The Kingdom of the Cults - The Theosophical Society (Gnosticism) Summary & Analysis

Walter Martin
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Theosophy comes from the Greek term "theosophia," which means "divine wisdom." This religion teaches a pantheistic view of the world and an impersonal God. Followers try to embrace religious, philosophical, and scientific truth as it is found in various sources. They believe in the essential "oneness" of all beings, throughout the cosmos, coming from one unknowable divine source. Plants, animals, humans, planets, and everything are considered alive and evolving.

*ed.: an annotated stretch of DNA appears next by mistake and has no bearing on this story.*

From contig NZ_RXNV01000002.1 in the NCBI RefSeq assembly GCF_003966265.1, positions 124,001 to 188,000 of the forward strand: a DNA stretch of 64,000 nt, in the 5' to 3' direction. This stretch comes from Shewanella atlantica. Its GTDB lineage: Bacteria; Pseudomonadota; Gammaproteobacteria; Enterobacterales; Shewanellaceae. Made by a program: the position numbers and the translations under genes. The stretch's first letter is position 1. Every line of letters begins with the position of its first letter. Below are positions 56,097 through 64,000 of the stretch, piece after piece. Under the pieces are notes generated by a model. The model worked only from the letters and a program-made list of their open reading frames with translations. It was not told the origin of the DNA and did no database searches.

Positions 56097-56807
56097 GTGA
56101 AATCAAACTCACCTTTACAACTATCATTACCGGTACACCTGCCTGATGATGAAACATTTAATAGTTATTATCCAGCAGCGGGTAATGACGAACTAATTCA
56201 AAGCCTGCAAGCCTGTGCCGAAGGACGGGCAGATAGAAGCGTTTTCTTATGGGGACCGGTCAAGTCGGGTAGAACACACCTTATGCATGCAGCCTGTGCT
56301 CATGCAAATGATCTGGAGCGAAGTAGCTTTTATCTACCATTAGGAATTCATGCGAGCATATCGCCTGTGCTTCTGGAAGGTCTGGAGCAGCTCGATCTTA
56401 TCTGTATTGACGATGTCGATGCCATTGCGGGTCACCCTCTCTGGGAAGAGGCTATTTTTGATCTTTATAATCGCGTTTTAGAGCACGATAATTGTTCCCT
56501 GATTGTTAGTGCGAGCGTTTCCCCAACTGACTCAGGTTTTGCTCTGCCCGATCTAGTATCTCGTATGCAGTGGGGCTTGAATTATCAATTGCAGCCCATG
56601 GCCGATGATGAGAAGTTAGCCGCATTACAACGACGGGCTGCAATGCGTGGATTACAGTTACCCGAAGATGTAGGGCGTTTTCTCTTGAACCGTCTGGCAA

Their God is an impersonal God unable to judge the actions of personal beings. They see no need for prayer to this impersonal God. The author uses Scripture to assert that God most assuredly does have a personality and He can remember, create, and know things and has a Will. The author wants to know how God can have no personality but create people with personalities.

Jesus Christ is not...

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This section contains 487 words
(approx. 2 pages at 400 words per page)
Buy The Kingdom of the Cults Study Guide
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